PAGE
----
Bradbury and her team were involved in several other posters. One presented data on a primate SCI model, using chase plus Schwann cell transplants; the treated animals improved almost to normal. This project is led by James Guest at the Miami Project to Cure Paralysis; Guest is principal investigator for a human trial in Miami of Schwann cell transplants in patients at least one year post injury.

I came across another poster on scar, this one from the UCLA lab of Michael Sofroniew, who has been saying for years that it’s wrong to blame the scar for the mediocre regenerative effort of spinal cord axons. Here, he and his lab mates show more data that the scar is not the bad guy, in fact, it actually helps regeneration. They used a bunch of growth additives to get axons to grow through the toxic scar area, but they did not do as well if the scar itself was removed. From the poster detail: “… preventing astrocyte scar formation, attenuating scar-forming astrocytes, or deleting chronic astrocyte scars all failed to result in spontaneous regrowth of transected corticospinal, sensory or serotonergic axons through severe spinal cord injury lesions. In striking contrast, sustained local delivery …  of required axon-specific growth factors not present in SCI lesions, plus growth-activating priming injuries, stimulated robust … sensory axon regrowth past scar-forming astrocytes and inhibitory molecules in SCI lesions. Preventing astrocyte scar formation worsened this stimulated axon regrowth …  Our findings show that contrary to prevailing dogma, astrocyte scar formation aids rather than prevents CNS axon regeneration.”

Cells therapies:

Paul Lu is a researcher in the San Diego lab of Mark Tuszynski, a veteran investigator who, like Silver, has never lost hope in the concept of spinal cord regeneration. Lu is motivated by personal reasons. He was paralyzed below the waist in an auto accident in 1996 while in grad school. He changed his major from botany to neuroscience, joined the Tuszynski group and has been responsible for some eye-popping stem cell research in an SCI animal model. A 2012 study showed that after implantation of neural stem cells, along with a cocktail of growth-promoting chemicals, spinal cord nerve fibers grew abundantly, and at great distances from the injury site. Lu saw no meaningful recovery but hopes that’s being worked out.paul-lu

The lab reported at SFN that they had transplanted human neural stem cells into a primate model, a major step toward clinical usefulness. Adult rhesus macaques underwent C7 lateral hemicontusions [most common type of injury, but only one side affected] or lateral hemisection lesions [cut, not bruised]. The human stem cells were grafted into the SCI sites between 2 and 12 weeks after injury. Each animal got 20 million cells, suspended in a fibrin matrix and growth factor cocktail. Surviving grafts differentiated into both neurons and glia; hundreds of thousands of new axons grew, some growing as far as two inches. The study notes that the delivery of cells must be optimized before this can be tried in humans.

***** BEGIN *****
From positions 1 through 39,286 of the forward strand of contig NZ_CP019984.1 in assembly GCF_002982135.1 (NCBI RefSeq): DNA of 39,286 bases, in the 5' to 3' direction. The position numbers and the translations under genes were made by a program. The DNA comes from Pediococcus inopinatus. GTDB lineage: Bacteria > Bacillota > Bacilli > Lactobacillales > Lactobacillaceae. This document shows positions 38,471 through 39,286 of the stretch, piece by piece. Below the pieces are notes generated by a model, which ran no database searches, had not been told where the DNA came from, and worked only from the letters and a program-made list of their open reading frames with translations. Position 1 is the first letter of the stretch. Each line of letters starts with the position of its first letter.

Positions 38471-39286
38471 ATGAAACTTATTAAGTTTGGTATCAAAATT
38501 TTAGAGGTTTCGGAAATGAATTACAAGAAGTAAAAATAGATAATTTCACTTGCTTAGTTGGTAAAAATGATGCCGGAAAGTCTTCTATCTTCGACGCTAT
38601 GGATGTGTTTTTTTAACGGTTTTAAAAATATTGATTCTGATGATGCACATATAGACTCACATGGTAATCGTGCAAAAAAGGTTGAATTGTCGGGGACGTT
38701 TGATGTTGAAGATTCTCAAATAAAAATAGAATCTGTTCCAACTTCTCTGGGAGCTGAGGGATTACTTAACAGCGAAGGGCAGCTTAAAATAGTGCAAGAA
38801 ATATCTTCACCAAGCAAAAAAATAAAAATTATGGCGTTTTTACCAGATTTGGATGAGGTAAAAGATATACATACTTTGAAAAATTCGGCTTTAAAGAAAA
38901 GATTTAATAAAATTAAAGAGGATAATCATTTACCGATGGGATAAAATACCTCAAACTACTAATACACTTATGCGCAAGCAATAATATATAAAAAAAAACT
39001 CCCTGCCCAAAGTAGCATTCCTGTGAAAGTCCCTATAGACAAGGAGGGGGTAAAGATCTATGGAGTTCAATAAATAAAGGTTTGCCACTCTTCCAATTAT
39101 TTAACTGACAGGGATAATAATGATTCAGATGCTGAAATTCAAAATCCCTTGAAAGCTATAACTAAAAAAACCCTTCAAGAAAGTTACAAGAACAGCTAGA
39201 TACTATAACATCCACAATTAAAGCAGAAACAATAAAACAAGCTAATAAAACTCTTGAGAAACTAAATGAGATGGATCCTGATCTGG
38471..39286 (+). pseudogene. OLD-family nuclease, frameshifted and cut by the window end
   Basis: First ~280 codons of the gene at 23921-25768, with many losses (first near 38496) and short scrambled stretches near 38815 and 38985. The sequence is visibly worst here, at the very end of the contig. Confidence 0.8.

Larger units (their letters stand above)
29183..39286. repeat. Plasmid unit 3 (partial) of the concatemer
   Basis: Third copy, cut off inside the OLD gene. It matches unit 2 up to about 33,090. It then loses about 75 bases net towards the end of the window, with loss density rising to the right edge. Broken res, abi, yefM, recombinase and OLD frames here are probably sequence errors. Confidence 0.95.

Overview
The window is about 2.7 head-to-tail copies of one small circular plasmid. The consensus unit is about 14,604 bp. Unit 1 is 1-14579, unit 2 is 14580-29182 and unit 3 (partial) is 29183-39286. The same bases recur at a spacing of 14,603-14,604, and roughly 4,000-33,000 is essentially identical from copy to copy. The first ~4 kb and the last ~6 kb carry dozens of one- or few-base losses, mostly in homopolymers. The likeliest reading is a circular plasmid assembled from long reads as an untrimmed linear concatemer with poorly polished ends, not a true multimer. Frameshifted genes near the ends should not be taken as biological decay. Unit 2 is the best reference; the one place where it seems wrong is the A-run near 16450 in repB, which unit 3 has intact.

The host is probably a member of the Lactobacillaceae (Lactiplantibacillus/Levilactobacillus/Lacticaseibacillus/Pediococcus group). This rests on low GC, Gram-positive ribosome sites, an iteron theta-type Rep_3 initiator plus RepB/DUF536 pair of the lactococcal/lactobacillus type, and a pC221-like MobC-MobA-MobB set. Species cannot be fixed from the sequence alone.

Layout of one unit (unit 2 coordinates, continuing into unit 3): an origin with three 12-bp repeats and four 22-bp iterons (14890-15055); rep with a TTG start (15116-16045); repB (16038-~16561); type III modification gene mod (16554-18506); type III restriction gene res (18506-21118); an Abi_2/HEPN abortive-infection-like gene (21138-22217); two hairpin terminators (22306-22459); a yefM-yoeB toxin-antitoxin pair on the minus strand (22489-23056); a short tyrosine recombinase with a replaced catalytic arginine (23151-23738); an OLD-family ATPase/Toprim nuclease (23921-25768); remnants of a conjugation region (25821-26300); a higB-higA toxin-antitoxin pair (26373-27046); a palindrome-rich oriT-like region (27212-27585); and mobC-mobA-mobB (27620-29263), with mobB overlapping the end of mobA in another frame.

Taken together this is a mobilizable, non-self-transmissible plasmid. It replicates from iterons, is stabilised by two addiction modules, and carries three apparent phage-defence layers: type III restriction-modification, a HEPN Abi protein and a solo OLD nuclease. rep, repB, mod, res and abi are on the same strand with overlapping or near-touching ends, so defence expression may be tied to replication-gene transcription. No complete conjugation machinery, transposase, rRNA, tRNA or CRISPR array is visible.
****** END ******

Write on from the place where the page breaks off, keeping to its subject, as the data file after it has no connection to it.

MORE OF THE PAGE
The Tuszynski lab, though without Lu, presented a poster at SNF showing that multipotent neural progenitor cells (NPC) supported axonal outgrowth and improved functional outcomes in a cervical contusive injury model. That was a sub-acute experiment, with cells transplanted at two weeks. The lab stated that they are now assessing NPC grafts in models of chronic contusive injury.

Another cool area Lu and the Tuszynski group are working on is using light sensitive cells (optogenetics) to a) make better connections; and b) to allow them to turn cell functions on and off during experiments. The lab is also on the trail of “master regulators,” the gene codes that could activate programs for axon regeneration.

At SFN, Lu told me the next big improvement in regeneration of stem cells will be the cells. He’s already experimented with induced pluripotent stem cells (iPSC), which are cells from an animal’s own body that are put in reverse, essentially becoming a type of stem cell that can take on any cell form. “New tools allow us now to make phenotype specific neural cells,” said Lu, which means he can make a cell that has the most desirable features.

There were many posters about iPSC. While the cells may have a high safety profile because they come from a patient’s own body, which also makes null the ethical issues regarding embryonic or fetal stem cells, iPSC carry some of the same baggage as other stem cells: they can form tumors. A group from Japan, led by Masaya Nakamura from the Keio University School of Medicine in Tokyo, is already to using human iPSC/oligodendrocyte precursors in animal models to show that the cells promote remyelination and that iPSC grafts integrate with host neuronal circuits and form synapses. On a poster here, the group showed that two lines of iPSC cells promote motor recovery but one forms tumors. A goal of the work, besides repairing SCI damage, is safety, that is, to develop genetic quality controls to make sure a particular iPSC line does not overproduce itself and make tumors.